L-R: Eniola Cameron Cole; Vice Principal Academic, International School, UNILAG, Mr. K.O Amusan; Executive Director, Lagos and West Bank, Marketing; Liadi Ayoku; Group Managing Director, United Bank for Africa, Mr. Kennedy Uzoka; Principal, Dr. M. Brai Malik; Vice Principal, Administration, International School, UNILAG. Mr. AO. Popoola and Group Head, Marketing and Corporate Communications, United Bank for Africa, Mrs. Bola Atta, flanked by students of ISL, during the launch of the bank's online learning platform 'UBA Learn' in Lagos...recently

UBA wants to change the way people, especially the youths, use their time, writes Peter Uzoho

Across the world, humans have become addicted to their smartphones. It is no more a strange phenomenon to spot people in public spaces peering into lit-up screens, largely unaware of their physical environment. In 2014, a 15-year-old, Nayomi Mendez, was killed in San Diego when, while using her phone, she stepped into the path of an oncoming semi-truck. Mendez case is not peculiar. The city of Montclair in California has had to ban walking across the street while using a phone or headphones. Honolulu has a similar law.

The smartphone craze is strong in Nigeria too, which has been described as one of the largest mobile internet users in the world. According to a 2017 report published by Jumia, Nigeria’s largest online retailer, the number of Nigeria’s mobile subscribers has reached 150 million, and the number of its internet users has climbed to 97.2 million at penetration rates of 81 per cent and 53 per cent, respectively. What these numbers suggest, of course, is that the smartphone craze is not going away. It is here to stay.

In 2008, author, Nicholas Carr, wrote an article, ‘Is Google Making us Stupid’, for the Atlantic that broke the internet. There, he examined the impact of the internet on human lives and recognised its incredible force. “Over the past few years I’ve had an uncomfortable sense that someone, or something, has been tinkering with my brain, remapping the neural circuitry, reprogramming the memory,” he wrote. “My mind isn’t going – so far as I can tell – but it is changing.”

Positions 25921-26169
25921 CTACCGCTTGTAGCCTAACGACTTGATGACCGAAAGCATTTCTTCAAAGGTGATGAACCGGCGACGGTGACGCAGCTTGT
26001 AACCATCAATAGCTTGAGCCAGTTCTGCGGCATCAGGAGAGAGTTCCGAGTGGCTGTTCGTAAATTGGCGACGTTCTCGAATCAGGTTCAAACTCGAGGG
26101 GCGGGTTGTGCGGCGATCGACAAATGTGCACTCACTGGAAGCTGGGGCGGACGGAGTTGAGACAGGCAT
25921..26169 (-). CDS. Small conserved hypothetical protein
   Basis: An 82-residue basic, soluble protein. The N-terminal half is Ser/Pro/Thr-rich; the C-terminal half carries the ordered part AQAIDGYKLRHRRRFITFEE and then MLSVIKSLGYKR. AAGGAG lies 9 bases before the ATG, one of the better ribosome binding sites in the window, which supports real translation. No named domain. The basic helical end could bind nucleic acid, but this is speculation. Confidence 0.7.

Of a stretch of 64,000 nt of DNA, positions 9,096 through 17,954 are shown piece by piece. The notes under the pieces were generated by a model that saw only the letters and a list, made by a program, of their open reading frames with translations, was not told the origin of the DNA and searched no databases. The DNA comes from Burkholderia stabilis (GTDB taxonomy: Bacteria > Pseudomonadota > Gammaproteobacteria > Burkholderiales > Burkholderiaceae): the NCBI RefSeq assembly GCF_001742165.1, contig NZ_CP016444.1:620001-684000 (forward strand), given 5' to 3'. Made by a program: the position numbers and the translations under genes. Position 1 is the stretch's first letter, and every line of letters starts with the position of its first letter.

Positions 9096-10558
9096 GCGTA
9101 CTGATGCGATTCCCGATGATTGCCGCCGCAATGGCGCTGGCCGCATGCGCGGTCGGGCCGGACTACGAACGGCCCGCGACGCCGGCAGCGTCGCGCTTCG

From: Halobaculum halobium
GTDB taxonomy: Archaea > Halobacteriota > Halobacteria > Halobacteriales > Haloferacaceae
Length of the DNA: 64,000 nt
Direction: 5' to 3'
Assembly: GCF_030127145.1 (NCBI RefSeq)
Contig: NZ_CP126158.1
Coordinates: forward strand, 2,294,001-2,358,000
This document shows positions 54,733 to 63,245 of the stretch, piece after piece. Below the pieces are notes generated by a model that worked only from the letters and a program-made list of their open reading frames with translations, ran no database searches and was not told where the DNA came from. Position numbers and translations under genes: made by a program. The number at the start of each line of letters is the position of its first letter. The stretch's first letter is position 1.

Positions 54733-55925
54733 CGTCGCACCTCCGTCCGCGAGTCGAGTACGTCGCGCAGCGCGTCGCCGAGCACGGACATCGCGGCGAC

Ten years after the article, the smartphone and the internet that drives it, have become more addictive and unbiquitous. It has been estimated that an average smartphone user picks up and touches the device more than 2,000 times a day. In Nigeria, this phenomenon has been blamed for falling academic grades among students in secondary and tertiary education institutions. It has also been credited for adding flame to young people’s interests in anti-social activities such as online scam and illegal pornography.

But the internet and the smartphone can also be a force for good. Recently, at the International School of the University of Lagos (UNILAG), the United Bank for Africa, launched an online learning platform, ‘UBA Learn’, which it said was aimed at helping students achieve all round academic success.

According to a promotional document released by UBA, which is one of Africa’s largest banks, the idea for UBA Learn sprung from the bank’s understanding of the increasing prominence of mobile phones in daily life as a conduit for negative values.

“Rather than serving its purpose of effective means of communication, the use of mobile phones, especially among children, has surprisingly done more damage than good,” the promotional document said. “Some features on the mobile phones such as messaging, rogue websites, social media platforms, and the increasing number of cheap call and data rate packages by service providers, have significantly affected the children’s lifestyles and education.